When we exit the portal, we’re greeted by a massive, sprawling garden peppered with autumn colors. It’s a little overgrown but was clearly landscaped and maintained at some point.
JUN: What is this place?
KRYSTOFF: It’s outside of my sector, on the outskirts of my father’s territory, but this is the garden where I first found Regenald. It’s also where I first took on a physical form.
KRYSTOFF: When I found it, it was severely neglected and had probably been abandoned for years, so I took it upon myself to care for it. I haven’t visited it as much this year, but…
He kneels down and takes a leaf between his fingers, assessing. Seemingly satisfied. He smiles down at it with some measure of pride.
KRYSTOFF: Well, nature carries on, with or without you.
JUN: It’s gorgeous here. No wonder you have this place on speed dial.
KRYSTOFF: I’m quite fond of it. I’ve always come here when I needed to feel at peace. It’s to your liking?
JUN: Yeah! I feel like this is just what I needed, actually.
He looks pleased with this answer. We stand there for a bit, just letting the wind rustle the trees and tousle our hair. The fresh air and crisp weather feel so nice after being stuck in a windowless mansion for so long.
JUN: Regenald, what were you doing in a place like this, anyway? Do you remember your life before Krystoff gave you magic?
KRYSTOFF: He rests for now. It takes more out of me to keep him awake when we are outside of our sector, so he’s conserving energy.
KRYSTOFF: But to answer your question in his stead, he was abandoned here when he started to tear and fall apart. That’s what he remembers, anyway.
KRYSTOFF: …I brought him to life because we were both lonely.
JUN: Aw… I’m glad you found him, then.
Krystoff walks with me, on the ground, which is a rare occurrence. He’s so close to my side, in sync with my step, I get the errant thought of holding his hand. What would he do if I did? I suppose he might get angry with me, and that would spoil the mood, but it feels so serene in this garden, I can’t imagine him doing anything to shatter that fragile tranquility.
And then as if reading my mind, he reaches for my hand and grips it loosely in his.
KRYSTOFF: This way. The path branches a few ways, but this way is my favorite.
He guides me but doesn’t let go once we’re both headed in the same direction again. So I tighten my hold a little. Though he pointedly doesn’t look over at me, he makes no move to pull away.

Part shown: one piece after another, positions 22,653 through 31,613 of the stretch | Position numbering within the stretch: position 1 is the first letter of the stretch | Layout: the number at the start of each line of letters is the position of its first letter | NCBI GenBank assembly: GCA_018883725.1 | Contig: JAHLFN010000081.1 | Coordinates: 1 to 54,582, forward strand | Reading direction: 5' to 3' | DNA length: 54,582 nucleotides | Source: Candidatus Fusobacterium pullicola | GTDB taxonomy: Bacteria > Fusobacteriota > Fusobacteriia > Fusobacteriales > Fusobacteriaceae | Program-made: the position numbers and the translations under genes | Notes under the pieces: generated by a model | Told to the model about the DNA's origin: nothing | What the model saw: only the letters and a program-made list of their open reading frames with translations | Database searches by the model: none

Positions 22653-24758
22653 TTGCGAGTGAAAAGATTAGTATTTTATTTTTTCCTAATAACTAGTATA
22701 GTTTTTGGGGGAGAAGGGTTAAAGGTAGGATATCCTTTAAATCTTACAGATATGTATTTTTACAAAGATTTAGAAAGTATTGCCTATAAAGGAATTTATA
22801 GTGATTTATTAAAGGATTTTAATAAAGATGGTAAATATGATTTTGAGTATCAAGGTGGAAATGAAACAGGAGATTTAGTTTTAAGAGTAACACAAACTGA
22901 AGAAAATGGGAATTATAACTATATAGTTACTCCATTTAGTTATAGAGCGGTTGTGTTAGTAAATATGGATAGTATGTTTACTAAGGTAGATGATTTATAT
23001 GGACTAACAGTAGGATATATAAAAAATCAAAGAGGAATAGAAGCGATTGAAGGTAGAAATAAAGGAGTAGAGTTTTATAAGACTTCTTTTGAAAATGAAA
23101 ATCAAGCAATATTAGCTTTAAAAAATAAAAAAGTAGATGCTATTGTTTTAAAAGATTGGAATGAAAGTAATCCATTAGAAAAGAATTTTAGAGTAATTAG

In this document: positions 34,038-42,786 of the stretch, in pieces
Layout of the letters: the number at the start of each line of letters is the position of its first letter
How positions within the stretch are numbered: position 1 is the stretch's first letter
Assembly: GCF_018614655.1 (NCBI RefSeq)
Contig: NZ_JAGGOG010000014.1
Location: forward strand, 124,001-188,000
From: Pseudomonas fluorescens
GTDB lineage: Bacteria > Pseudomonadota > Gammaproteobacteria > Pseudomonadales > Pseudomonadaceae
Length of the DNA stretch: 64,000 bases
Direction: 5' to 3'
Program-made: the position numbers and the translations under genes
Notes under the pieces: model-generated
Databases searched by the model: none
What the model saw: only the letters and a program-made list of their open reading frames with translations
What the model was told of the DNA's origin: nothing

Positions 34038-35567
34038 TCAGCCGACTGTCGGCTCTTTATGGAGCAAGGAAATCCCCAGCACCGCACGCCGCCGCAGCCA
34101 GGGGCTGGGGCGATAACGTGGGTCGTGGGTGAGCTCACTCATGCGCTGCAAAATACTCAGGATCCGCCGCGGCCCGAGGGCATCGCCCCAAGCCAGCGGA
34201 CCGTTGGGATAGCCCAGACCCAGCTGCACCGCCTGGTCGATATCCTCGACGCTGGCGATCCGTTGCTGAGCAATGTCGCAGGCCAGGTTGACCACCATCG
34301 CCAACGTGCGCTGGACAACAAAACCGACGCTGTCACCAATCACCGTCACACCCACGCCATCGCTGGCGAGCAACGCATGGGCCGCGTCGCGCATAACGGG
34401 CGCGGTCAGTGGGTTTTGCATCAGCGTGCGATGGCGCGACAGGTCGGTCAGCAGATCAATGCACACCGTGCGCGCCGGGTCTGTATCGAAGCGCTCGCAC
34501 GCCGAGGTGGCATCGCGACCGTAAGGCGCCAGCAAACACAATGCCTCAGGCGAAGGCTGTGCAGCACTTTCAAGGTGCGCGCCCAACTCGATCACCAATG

Casual touch has never been something either of us seemed terribly comfortable with outside of antagonistic pokes and prods. Yet… I don’t know… This feels right.
KRYSTOFF: These flowers over here are och’viho—dahlias, in your language, I believe. They have a pretty broad growing season, so they look good in a garden for a long time. Very low maintenance. Come in a lot of vibrant colors. The red ones are my preference.
JUN: They’re really cute.
KRYSTOFF: You call a lot of strange things cute.
JUN: I’m not good at describing things. If I like it, it’s cute.
KRYSTOFF: Fair enough. Those over there are cavsida. Chrysanthemums. They’re easy, too. They come in a variety of sizes, but the ones in this garden are fairly large. You can use their flowers in tea and their leaves in soups or as garnishes. Did you know that?
JUN: I might have seen mum tea at the store once or twice before, yeah.
KRYSTOFF: We can make it. I have it pretty often. It’s pleasant.
KRYSTOFF: In many of your earth cultures, chrysanthemums symbolize death or mourning. Strange for such a cheery looking flower, hm?
JUN: Strange for a flower people eat and drink!
KRYSTOFF: Yes, haha. I always gave them special care in the garden because of that, though. I guess it’s my memorial to the human mother I never knew. I don’t know if she would have liked or cared about them, but they’re more for me than they are for her.
I glance up at him, and all things considered he looks pretty neutral on the subject, but I know by now not to take Krystoff at face value.
JUN: You mentioned before that she died. What happened? If you don’t mind me asking.
KRYSTOFF: It doesn’t bother me at all, so don’t worry about it. Her name was Angkit and when she was on earth, she was a respected diviner. I didn’t know her. She died when I was born.
KRYSTOFF: It was inevitable, of course. What human could withstand the untempered energy drain of a newly formed apparition?
JUN: That’s brutal.
KRYSTOFF: It’s the fault of my father for taking a human as a bride to begin with. I have no doubt he knew my birth would kill her.
KRYSTOFF: …Pardon me. This is hardly an appropriate conversation to have on your birthday.
JUN: No, it’s fine. It’s kinda nice to hear about this kind of stuff unprompted in a casual setting like this. I mean, it’s not nice to hear about your mother dying, but it’s nice to just… learn more about you. Sorry, worded that poorly.
KRYSTOFF: Hah. You’d be hard-pressed to ever truly offend me, Jun.
I refrain from regaling every single benign thing I’ve ever said that clearly offended him. But to his credit, maybe that was all in jest.
JUN: Okay, so if you don’t mind me being intrusive, then, what about your brother? How come his birth didn’t kill her first?
KRYSTOFF: That’s because—
ROTYS’LAV: That’s because me and sweet little Krystoff here are only half brothers!! I’m aaaaallllll apparition, baby.
ROTYS’LAV: Hey, bitch. Miss me?